With Bitcoin’s blockchain splits into BCH, BTG, and possibly S2X now on the horizon, we’re already seeing the potential damage being done across the existing ones by miners. Most miners are hunting for profitability, jumping to whatever coin is going to net the most money, and BCH/BTC have been taking a large hit mining-wise as a result. But in theory, there is a potential solution to this: faster retargeting, maybe through something like the “Kimoto Gravity Well” algorithm, though there are others as well.

How Retargeting Works

As a coin’s hash rate increases and decreases, its difficulty fluctuates to make it harder or easier to mine. The goal is to keep the blocks being generated at a specific rate, regardless of how much power is being thrown at mining. In the case of the various Bitcoin chains, they are set to come at a rate of 1 block per 10 minutes. Essentially, what is changing is the required result of a hashing function (SHA-256, though there is a bit more to it, best explained in the white paper). As the difficulty goes up, the required result shrinks. As it goes back down, the required result increases. With the smaller numbers, it takes more time/power to get the result, analogous to rolling between 1 and 100 and going for a result that is below 50 vs. below 2. You’ll need to generate more numbers to get the latter (on average).

In the case of the Bitcoin blockchains, this retargeting system currently happens every 2016 blocks, taking an average of how long it took to generate the previous set of blocks. It’s expected that this will take place every two weeks, and if it takes less, the difficulty goes up. If it takes longer, it goes down.

Chain Hash Attacks Due to Splits

For ease of explaining, while more and more hardware is constantly coming online for mining, we are somewhat plateaued until a new, much more efficient mining chip is created. So let’s assume that we have (for ease, though the number is much, much higher) 100 GH/s across the SHA-256 coins.

All of this hash rate is on Bitcoin, and it has stabilized. Now BCH splits, and its difficulty crashes significantly, making it very easy to mine. At the same time, its value goes up, to the point where it’s actually more profitable to mine than the original Bitcoin chain. What happens? Miners that were on BTC start swapping over to BCH for more money. This leads to two things:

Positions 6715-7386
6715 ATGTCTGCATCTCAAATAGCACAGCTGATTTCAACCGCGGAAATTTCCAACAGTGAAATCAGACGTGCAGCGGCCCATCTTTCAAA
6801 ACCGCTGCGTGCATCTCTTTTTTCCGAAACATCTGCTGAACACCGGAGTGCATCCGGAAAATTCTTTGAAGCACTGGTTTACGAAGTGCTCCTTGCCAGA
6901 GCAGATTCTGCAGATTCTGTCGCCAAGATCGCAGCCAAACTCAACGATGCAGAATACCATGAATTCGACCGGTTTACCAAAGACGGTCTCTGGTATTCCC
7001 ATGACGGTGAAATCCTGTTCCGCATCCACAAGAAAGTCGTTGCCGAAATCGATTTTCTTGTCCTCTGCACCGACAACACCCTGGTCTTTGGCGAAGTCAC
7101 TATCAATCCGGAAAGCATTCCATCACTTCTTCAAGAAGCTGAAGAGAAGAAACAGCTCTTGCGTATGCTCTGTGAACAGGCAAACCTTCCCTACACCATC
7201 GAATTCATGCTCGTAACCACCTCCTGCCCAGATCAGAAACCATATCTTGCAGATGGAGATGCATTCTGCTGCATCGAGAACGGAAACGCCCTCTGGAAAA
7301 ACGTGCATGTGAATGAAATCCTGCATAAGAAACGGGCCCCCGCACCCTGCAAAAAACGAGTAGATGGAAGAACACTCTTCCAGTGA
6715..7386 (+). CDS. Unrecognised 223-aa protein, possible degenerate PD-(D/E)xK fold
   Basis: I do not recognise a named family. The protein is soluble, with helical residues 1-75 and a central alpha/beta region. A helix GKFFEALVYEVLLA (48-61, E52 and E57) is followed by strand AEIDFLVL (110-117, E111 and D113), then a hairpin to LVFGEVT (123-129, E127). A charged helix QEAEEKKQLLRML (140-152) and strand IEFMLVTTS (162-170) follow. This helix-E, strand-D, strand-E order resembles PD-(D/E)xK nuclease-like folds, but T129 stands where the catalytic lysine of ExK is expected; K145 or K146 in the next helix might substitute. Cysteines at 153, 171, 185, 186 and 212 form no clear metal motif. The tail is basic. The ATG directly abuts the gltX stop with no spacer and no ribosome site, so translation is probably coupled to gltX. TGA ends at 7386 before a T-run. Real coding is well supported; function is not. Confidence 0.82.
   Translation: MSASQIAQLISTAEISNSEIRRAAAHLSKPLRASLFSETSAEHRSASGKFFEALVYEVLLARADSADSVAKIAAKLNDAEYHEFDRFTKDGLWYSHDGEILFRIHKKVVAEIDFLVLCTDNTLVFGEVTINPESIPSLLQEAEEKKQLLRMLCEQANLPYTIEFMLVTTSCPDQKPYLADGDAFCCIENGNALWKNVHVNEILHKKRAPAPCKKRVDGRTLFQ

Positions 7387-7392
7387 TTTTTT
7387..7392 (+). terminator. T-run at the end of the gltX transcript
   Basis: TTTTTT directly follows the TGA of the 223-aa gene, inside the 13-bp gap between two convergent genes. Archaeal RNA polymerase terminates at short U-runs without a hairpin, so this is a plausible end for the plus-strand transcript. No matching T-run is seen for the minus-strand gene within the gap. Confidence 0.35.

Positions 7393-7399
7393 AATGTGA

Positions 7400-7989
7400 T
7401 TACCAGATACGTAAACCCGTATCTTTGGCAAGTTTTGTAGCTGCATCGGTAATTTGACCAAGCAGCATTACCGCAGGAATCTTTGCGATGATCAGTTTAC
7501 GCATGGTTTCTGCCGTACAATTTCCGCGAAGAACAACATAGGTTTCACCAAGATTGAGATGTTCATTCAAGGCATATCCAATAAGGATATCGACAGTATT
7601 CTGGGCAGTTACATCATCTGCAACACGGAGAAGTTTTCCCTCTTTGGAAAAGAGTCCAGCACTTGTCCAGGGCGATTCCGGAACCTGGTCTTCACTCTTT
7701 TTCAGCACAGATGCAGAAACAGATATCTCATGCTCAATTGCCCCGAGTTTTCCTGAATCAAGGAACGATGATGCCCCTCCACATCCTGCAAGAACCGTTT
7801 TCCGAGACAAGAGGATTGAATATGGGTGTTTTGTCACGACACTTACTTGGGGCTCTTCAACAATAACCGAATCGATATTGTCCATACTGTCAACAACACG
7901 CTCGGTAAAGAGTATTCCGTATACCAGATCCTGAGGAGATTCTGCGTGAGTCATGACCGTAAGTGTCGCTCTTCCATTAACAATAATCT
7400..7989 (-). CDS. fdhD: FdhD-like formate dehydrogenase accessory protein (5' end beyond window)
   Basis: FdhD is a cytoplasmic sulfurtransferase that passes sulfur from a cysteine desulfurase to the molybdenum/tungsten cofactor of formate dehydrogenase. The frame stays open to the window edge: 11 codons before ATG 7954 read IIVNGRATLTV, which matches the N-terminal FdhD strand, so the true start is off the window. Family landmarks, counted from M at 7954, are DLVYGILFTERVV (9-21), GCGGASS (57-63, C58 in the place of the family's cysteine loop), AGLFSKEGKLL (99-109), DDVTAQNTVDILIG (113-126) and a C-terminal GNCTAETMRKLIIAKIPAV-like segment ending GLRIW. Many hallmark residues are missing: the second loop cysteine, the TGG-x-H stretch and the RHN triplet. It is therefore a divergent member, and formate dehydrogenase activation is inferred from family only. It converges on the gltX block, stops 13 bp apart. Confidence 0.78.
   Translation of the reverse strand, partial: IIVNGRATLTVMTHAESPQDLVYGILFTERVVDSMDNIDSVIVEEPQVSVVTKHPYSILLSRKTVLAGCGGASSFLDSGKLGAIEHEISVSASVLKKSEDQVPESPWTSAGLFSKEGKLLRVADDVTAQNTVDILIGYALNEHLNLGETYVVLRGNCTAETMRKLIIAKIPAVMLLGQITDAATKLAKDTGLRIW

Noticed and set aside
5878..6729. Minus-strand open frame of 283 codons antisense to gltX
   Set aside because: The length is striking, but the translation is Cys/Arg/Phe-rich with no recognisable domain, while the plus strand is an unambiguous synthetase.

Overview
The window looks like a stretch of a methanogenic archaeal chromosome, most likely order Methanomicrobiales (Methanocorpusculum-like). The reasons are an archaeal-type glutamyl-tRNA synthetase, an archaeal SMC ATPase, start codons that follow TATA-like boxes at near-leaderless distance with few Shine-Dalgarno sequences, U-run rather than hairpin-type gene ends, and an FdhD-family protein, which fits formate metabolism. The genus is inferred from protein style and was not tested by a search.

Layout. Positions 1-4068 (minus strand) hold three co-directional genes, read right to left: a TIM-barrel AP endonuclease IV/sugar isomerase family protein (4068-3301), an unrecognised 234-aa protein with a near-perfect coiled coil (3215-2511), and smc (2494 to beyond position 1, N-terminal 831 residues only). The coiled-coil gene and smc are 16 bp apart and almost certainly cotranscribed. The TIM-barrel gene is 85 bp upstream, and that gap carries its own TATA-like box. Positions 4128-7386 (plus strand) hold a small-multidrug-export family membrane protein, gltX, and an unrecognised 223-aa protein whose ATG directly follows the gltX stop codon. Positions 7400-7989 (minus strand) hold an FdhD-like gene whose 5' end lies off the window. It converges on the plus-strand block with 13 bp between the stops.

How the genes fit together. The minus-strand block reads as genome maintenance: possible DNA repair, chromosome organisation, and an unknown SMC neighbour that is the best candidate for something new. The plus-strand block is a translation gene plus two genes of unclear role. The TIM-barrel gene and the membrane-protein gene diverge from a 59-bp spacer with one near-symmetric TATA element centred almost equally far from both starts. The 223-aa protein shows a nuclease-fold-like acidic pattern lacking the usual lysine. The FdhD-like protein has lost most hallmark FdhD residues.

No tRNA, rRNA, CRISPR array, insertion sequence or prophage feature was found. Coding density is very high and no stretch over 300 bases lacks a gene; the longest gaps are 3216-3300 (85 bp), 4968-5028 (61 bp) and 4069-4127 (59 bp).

• BTC is at a much higher difficulty than its hash rate can handle, so it takes longer to mine blocks
  • BCH is at a much lower difficulty than its hash rate, so it starts plowing through them

We’ve already seen this cycle many times. Once the 2016 blocks are mined on BCH, it retargets up and miners move back to BTC again. During the meantime, however, the chain with the least hash rate ends up processing blocks at a much slower rate – in fact, BTC has had many periods where the average is closer to an hour, and the fast swap to BCH has led to blocks as short as 1-2 minutes.

Solving This Issue Through Faster Retargets

The easiest way to solve this is through retargeting faster. It’s not the current hash rate that causes problems – it’s the fact that as hash rates go up and down, it has to finish the current cycle (2016 blocks) before any change is made. Kimoto Gravity Well is a great example of a fix, in that it retargets every block. Forms of this are used in many coins, such as Dash, VTY, Eth, and others to great success. And with Bitcoin going through more and more chain splits and still going further mainstream, finding a way to keep them stable is paramount at this point – as it is, we’re already seeing it become more and more centralized due to overwhelming hash power being abused for profit.